Political scientists have failed to reach a consensus on this fundamental question. On the one hand, aggregate studies of elections seem to indicate that more-moderate candidates tend to outperform more-extreme candidates. On the other, surveys of individual voters suggest that they tend to be poorly informed and highly partisan. That suggests, in turn, that inflaming partisan sentiment by nominating a more-extreme candidate might be a sounder approach than making an issues-based appeal to voters in the middle with a more-moderate candidate.
We think we have resolved the apparent contradiction in those competing theories. In an academic study of competitive U.S. House primaries from 2006 to 2014, we found that extremist nominees do considerably worse in the general election, on average, than moderates. The reason, however, may come as a surprise: It’s not that extremists turn off moderates in their own party. It’s that they fire up the other party’s base.
In other words, when Democrats nominate more-extreme candidates, they can expect more Republicans to show up to vote against their nominee in the general election.
We are not election prognosticators, and we don’t yet have the data to say whether either party has nominated more extremists than usual this year (though this Brookings Institution analysis seems to suggest that moderates are holding their own on the Democratic side). Every election has a different dynamic, and many factors — the economy, the turmoil of the Trump presidency, and the surge in the number of female candidates — will matter a great deal in November. (What’s more, Democrats in 2018 may decide they’d rather nominate more-extreme candidates even if they suffer an electoral penalty, if these nominations change their party’s platform in the long run; something similar happened on the Republican side during the tea party revolution.)
Still, our research suggests that the case for nominating ideologically “pure,” base-rallying candidates as an explicit strategy to win elections should be viewed with some skepticism.
To arrive at this conclusion, we first measured the ideological positions of House primary candidates in elections between 2006 and 2014, using the sources of their campaign contributions to gauge ideology. If most of a candidate’s donations came from donors who tend to support far-left incumbents, we inferred that he or she is likely to be a far-left candidate — and vice versa for far-right candidates. We then compared cases where more-extreme candidates win extremely close, “coin-flip” primaries over more-moderate candidates with cases in which moderate candidates won similar squeakers.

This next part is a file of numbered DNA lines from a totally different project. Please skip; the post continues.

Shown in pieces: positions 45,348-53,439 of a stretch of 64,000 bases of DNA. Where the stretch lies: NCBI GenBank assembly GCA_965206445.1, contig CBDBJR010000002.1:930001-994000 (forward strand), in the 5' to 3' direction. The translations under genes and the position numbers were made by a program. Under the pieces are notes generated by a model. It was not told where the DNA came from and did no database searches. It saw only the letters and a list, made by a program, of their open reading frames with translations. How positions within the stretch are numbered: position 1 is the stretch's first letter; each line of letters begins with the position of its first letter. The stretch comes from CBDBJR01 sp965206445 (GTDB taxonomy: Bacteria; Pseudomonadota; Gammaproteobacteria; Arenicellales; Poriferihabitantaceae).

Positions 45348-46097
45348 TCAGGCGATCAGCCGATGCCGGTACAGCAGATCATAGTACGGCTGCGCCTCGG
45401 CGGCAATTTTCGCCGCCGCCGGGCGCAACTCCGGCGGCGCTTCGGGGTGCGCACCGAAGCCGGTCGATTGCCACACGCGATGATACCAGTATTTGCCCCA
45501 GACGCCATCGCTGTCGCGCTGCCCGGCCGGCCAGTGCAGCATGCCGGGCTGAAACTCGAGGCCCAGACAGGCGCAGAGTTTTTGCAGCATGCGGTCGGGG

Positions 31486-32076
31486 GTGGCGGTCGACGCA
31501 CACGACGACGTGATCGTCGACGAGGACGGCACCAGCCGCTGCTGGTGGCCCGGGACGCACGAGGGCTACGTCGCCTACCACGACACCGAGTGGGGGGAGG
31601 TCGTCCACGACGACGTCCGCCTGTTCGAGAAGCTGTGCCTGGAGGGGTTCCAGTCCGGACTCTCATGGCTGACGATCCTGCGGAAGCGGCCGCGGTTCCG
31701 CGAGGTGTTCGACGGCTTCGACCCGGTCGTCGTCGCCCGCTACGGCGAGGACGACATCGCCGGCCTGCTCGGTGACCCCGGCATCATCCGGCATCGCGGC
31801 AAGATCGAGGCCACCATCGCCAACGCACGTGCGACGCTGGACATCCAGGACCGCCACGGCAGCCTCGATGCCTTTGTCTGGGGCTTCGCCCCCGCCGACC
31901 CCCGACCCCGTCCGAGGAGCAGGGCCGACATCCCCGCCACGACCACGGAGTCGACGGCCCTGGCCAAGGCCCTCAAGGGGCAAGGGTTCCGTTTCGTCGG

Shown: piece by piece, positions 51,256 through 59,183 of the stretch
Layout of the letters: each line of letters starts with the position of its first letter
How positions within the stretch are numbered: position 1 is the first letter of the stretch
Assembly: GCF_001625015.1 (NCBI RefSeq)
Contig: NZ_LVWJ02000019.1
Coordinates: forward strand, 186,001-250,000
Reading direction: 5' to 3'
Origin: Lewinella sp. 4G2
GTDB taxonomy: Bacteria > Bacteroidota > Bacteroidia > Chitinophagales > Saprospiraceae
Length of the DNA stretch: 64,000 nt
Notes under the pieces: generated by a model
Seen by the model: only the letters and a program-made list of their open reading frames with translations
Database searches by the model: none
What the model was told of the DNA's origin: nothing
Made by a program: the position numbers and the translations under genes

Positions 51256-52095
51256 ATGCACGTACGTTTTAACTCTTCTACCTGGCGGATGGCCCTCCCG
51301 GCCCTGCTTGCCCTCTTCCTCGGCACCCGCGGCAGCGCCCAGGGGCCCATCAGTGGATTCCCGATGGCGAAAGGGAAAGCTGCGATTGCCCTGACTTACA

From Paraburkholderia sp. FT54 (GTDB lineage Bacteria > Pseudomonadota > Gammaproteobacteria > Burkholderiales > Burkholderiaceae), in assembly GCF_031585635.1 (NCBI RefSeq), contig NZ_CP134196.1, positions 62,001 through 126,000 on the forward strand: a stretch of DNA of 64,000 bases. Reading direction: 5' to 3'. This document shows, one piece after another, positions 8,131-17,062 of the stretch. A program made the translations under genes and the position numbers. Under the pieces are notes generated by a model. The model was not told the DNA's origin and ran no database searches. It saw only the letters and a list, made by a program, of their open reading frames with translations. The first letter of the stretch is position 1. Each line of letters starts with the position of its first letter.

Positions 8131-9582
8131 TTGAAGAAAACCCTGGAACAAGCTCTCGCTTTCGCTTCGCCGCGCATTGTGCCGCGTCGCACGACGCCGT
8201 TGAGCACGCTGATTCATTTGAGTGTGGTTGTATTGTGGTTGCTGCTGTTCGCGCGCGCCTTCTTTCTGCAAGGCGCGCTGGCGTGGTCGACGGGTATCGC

These close elections produce a “natural experiment” in which the more-moderate or more-extreme candidate has essentially been chosen randomly, not unlike a drug trial in which people with similar symptoms are randomly assigned different treatments. We found that more-extreme nominees tend to win a substantially lower average of vote shares in the general election, tend to win the general election less often, and tend to increase turnout among voters in the opposing party.
In addition to their strategic implications, our findings speak to the broader debate over identity-based politics (including party identity) and hyper-partisanship. Many have pointed to the supposedly “tribal” way in which individuals process political information as proof that moderate candidates do not perform better in U.S. elections. In the recent book “Democracy for Realists,” for example, the political scientists Christopher Achen and Larry Bartels write that “election outcomes are essentially random choices among the available parties.” Voters, they argue, largely side with their party, but are buffeted by tides in sentiment and by campaigns that “activate” certain identities in the electorate, regardless of whether candidates hold more-moderate or more-extreme views.
Our study shows why this logic is incomplete: Even if voters are highly partisan and never vote on the basis of policy positions — a hypothesis that remains hotly contested — more-moderate candidates can still do better because more-extreme candidates spur a greater number of partisans on the other side to oppose them.
If moderates have an advantage in House elections, why is the U.S. House so polarized? One of us (Andrew Hall) has found that moderate citizens are reluctant to run for political office because of the difficulties of running for, and then holding, such positions have increased over time (as explained in the forthcoming book “Who Wants to Run? How the Devaluing of Political Office Drives Polarization"). The demands of raising funds and the scrutiny of tabloid political coverage have risen at the same time that opportunities to make policy and forge rewarding political careers in the legislature have fallen. As moderates self-select out of the process, the group of people running for the House has drifted toward extremists over time. That leaves voters in many cases with no choice but to elect more-extreme candidates from both parties.
The debate isn’t going away. Slate’s Jamelle Bouie recently offered the case against moderation: “Modern elections don’t turn on capturing a mythical ‘center,’ they turn on activating, expanding, and mobilizing your base and demoralizing the opposition.” And the Economist summarized the pro-moderate case: “Some activists say the party needs to learn from Bill Clinton.”
There are exceptions to every rule, and political conditions can shift over time. But the evidence suggests that if parties want the best chance to win elections, they should keep in mind that extremist nominees tend to perform worse, electorally, in large part because they spur the opposing party’s base to turn out and vote.